Where is Tito Mboweni’s name? Given the finance minister’s responsibility to protect the nation’s sovereignty – whose greatest threat is Eskom’s continued function as a cadre-patronage network – his omission is shocking.

Well-placed sources indicate to the Daily Friend that tensions between Mboweni and Gordhan are simmering. One might ask why? Is Gordhan not an honest politician who resisted the last death throes of Zuma-led extractionism?

Yes. Gordhan was brave and remains honest. Personally, the first time I toyi-toyied was in Pretoria the morning after Gordhan was fired by Zuma in 2017. The next two weeks saw the largest #ZumaMustFall protests in this country’s history, an indicator of widespread faith in Gordhan’s personal financial integrity at a time when so much of Zuma’s cabinet was on the take.

But honesty and bravery are not enough. Realism is necessary, too. Gordhan already pushed for above-inflation wage hikes at Eskom when the Eskom board was prepared to freeze wages. Gordhan has also obstructed retrenchments thus far.

His record on SAA is hardly better. Google ‘Gordhan SAA can fly’ now and you will find November articles in which Gordhan has been forced to concede that ‘SAA is not too big to fail’. This just at the time when SAA was shutting down.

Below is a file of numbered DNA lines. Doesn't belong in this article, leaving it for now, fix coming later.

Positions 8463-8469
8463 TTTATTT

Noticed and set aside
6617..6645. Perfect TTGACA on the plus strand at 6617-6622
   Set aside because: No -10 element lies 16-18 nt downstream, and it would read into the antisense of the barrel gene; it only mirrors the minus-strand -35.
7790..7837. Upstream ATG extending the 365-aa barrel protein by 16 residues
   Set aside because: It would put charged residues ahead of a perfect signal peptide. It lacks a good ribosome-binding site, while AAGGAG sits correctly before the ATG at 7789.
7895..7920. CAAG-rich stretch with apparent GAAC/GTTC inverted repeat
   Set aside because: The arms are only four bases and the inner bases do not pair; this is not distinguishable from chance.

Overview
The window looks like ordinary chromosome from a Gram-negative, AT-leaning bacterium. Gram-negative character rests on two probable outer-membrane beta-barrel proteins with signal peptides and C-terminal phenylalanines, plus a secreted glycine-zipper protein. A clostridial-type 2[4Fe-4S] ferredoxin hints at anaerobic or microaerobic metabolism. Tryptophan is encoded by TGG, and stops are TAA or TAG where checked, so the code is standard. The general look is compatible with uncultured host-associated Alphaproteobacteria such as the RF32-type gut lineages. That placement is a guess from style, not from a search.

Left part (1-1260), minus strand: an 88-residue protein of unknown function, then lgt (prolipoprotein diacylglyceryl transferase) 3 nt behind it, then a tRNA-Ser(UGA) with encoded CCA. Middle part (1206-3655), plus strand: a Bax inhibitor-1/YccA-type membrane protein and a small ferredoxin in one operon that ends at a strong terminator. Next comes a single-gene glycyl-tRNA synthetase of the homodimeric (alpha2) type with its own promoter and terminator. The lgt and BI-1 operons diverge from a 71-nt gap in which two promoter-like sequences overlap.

But a more precise search will remind one of his statements in mid-year 2019 when he said ‘there is an investment case to be made’ for SAA. ‘We are in the process of strengthening the company executive and the board to ensure stability in the organisation. A joint implementation committee has been established between management, the board and my department to accelerate implementation, accountability, and to enable quick decision making.’ To what effect?

Dithering and dragging the process of hard reform seems to be Gordhan’s effect, whatever his intention. And note further that while SAA has been allowed to cross the Rubicon of shutdown, there is a political element in play; its unions are led by ANC-opponent Irvin Jim, who can be opposed by ANC-loyalists in ways that an Eskom strike might not.

In De Ruyter, Gordhan has a CEO who will be easier to bully than Calitz would have been, and in the selection process, Mboweni has been further frozen out. If this is another exercise in ‘strengthening the company executive’, Eskom’s woes are far from over.